Bill Althaus: Special Hall of Fame night filled with surprises

Bill Althaus
The Examiner
Examiner sports writer Bill Althaus waves to the crowd as he is inducted into the Greater Kansas City Football Coaches Association Hall of Fame Thursday at the Kansas vs. Missouri All-Star Game at North Kansas City High School. Althaus is joined by his wife Stacy and family friend Emmy Keller.

As I drove to North Kansas City High School Thursday evening to watch the Greater Kansas City Football Coaches Association Kansas vs. Missouri All-Star Football Game, it struck me how my career had come full circle. 

Back in 1971, when I was a member of the Truman High School newspaper staff, the first game I ever covered was at North Kansas City. Now, 50 years later, I was going to be honored at halftime of the game, as the GKCFCA honored me as the first sports writer to be inducted into the group's Hall of Fame. 

I was able to share the special night with my wife Stacy and some good friends, and the evening was capped by Grain Valley quarterback Cole Keller leading the Missouri squad to a come-from-behind 20-12 victory, earning him the Most Valuable Player Award. 

It was the first time Stacy had seen Keller play, and he rewarded her with a performance that had a Hollywood script-type ending. 

As Stacy and I walked to the field for the halftime ceremony, one of the first individuals to offer congratulations was Anthony Simone, the founder of the Simone Award, which is given to the top prep football player in the metro area each year. 

Many years ago, I became the first sports writer to be honored by the Simone Committee, and a firm handshake and hug from Mr. Simone was a great way to kick off a special evening. 

I was inducted along with two longtime friends, coaches and gentlemen I respect – former Blue Springs South coach Buddy Young and former Raymore-Peculiar coach Tom Kruse. 

Buddy approached Stacy and said, "I'm the reason Bill came home so late after covering Blue Springs South games. I have the tendency to give long answers to his questions."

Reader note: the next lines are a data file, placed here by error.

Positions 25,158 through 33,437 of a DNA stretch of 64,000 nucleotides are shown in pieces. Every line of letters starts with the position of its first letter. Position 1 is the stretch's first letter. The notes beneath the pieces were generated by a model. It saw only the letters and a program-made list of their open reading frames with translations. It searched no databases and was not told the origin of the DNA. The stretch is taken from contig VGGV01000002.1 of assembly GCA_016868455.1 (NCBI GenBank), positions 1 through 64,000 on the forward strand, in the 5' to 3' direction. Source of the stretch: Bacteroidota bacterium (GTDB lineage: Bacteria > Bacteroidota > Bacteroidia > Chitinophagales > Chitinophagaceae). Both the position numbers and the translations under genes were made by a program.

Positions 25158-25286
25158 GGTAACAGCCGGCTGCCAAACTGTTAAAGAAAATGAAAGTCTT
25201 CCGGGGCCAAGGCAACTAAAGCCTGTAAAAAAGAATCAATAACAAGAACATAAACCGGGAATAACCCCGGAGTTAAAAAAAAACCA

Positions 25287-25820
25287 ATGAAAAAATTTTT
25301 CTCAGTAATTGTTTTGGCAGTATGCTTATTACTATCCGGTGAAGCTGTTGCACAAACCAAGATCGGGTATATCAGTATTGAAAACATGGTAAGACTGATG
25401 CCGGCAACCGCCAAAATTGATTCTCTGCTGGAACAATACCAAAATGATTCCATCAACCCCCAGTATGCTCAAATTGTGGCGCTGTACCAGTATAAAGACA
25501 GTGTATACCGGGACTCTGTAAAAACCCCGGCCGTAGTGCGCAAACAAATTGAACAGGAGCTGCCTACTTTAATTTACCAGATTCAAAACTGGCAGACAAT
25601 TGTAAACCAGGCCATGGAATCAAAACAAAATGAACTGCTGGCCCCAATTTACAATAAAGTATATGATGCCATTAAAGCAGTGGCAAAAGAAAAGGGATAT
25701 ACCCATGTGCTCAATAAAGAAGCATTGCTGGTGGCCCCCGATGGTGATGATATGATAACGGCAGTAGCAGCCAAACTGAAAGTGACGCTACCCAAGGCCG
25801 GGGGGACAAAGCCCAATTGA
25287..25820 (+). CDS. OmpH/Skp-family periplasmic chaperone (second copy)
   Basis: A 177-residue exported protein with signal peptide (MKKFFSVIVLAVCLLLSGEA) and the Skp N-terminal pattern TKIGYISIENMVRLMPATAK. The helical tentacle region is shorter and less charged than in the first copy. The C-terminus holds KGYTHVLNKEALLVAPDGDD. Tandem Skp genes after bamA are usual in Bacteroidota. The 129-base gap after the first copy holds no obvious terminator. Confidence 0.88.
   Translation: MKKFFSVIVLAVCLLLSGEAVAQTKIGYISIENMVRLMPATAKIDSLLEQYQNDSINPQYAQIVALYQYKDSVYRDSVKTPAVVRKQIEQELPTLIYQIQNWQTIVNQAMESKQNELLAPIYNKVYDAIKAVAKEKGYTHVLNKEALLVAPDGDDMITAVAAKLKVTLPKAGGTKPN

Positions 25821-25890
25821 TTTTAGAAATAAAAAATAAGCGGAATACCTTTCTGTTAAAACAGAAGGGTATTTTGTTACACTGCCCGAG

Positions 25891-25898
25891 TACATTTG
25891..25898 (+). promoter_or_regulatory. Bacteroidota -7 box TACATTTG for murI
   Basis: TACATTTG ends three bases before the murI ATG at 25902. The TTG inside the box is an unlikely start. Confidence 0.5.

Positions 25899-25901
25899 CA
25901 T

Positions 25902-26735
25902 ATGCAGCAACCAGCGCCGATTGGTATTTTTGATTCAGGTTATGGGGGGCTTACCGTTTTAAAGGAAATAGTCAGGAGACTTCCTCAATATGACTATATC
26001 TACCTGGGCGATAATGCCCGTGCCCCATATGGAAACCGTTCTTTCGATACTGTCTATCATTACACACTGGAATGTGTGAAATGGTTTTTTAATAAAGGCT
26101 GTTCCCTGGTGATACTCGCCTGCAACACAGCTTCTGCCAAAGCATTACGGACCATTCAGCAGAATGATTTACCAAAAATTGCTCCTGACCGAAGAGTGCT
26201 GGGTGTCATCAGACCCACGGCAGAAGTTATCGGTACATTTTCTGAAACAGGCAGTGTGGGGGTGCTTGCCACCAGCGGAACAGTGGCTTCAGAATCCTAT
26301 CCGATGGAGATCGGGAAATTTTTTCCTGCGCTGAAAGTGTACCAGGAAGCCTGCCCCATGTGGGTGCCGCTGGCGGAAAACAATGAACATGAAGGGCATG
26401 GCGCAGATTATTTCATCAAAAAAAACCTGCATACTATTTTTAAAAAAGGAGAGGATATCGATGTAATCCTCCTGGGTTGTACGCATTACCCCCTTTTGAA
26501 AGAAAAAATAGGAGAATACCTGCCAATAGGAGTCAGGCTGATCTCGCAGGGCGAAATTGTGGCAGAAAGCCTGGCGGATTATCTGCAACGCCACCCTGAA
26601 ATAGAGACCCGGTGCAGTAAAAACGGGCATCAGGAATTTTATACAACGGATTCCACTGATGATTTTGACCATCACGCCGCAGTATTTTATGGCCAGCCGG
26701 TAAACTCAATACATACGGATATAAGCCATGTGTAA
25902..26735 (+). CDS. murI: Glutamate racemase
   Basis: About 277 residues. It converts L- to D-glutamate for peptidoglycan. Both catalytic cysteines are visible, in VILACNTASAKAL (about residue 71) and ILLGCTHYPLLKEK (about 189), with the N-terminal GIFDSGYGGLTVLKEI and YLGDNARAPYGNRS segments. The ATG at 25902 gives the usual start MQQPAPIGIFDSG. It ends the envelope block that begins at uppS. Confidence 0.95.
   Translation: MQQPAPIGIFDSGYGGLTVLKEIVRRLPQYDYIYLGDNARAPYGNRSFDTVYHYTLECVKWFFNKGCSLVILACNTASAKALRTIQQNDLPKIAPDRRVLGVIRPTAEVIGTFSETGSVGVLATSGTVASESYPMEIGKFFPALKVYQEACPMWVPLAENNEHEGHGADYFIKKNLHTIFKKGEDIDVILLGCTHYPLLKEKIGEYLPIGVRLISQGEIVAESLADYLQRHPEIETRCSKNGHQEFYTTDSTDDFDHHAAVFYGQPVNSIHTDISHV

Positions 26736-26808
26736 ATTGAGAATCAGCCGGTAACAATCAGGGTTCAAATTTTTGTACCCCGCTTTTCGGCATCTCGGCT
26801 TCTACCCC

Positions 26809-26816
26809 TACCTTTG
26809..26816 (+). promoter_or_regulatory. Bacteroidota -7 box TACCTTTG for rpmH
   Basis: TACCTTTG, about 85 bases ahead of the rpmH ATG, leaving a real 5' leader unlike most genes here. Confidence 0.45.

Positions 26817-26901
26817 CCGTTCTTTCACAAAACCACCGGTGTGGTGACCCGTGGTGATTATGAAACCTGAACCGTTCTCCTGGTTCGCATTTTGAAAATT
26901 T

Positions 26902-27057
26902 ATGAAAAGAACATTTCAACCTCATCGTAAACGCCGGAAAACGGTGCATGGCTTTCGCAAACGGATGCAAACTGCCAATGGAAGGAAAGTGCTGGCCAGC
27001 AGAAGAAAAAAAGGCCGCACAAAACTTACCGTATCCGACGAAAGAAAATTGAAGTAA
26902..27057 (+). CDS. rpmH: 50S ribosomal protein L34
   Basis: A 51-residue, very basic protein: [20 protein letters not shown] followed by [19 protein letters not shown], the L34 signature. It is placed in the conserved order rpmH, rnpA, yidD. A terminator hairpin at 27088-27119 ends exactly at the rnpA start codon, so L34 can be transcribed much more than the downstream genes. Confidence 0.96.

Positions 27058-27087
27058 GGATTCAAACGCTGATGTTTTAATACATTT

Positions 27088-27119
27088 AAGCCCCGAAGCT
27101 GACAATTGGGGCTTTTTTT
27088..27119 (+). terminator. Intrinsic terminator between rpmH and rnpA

We shared a laugh as the evening continued. 

"Mr. Althaus, congratulations on being inducted into the hall of fame," said former Raymore-Peculiar and University of Missouri great Chase Coffman, who spent seven years in the NFL and was honored as a former area high school great. 

That certainly impressed me – and Stacy. 

"He knew who you were?" asked Stacy. 

He was inducted before me, and I had a wonderful conversation with Coffman, whose father Paul was a former tight end for the Kansas City Chiefs. Chase's warmth made me feel like I had a made a new friend. 

After we visited on the sidelines, we joined the other inductees at midfield, where I was greeted by current GKCFCA President David Allie at the 50-yard line. Individual and group photos were taken and Stacy and I were about to return to the stands when former Truman High School running back O.J. Simpson approached me. 

"Congratulations Bill," said Simpson, who also played for Kansas City's arena team, the Phantoms. "I have to show you something." 

He pulled out his cell phone and there was a photo of him and NFL Hall of Famer Kurt Warner. Talk about a true Hollywood ending, Simpson was about to provide one. 

"I'm playing Marshall Faulk in a movie about Kurt Warner," he said, referring to the film "American Underdog: The Kurt Warner Story." "It's unbelievable. I'm on IMDB (Independent Movie Data Base) and have my Screen Actors Guild card! We filmed for about two months and it comes out in December. I'll keep you up to date on it." 

Those are the moments that an evening like this so special, even though the day got off to a rough start that included a literal dog fight and a dead battery. 

But the rest of the night was perfect – and the best was yet to come. On the car ride home Stacy said, "I can actually see better out of my eye." 

She had undergone two cataract surgeries that left her with blurred vision. She could not drive and had trouble seeing her computer screen at work. We were praying for a miracle – and our prayers were answered. 

It was the perfect end to a memorable evening. 

One that I was blessed to share with friends, coaching associates and Stacy, my best friend over the past 39 years. It doesn't get much better than that. 

Bill Althaus is a sports writer and columnist for The Examiner. Reach him at or 816-350-6333. Follow him on Twitter: @AlthausEJC 

Bill Althaus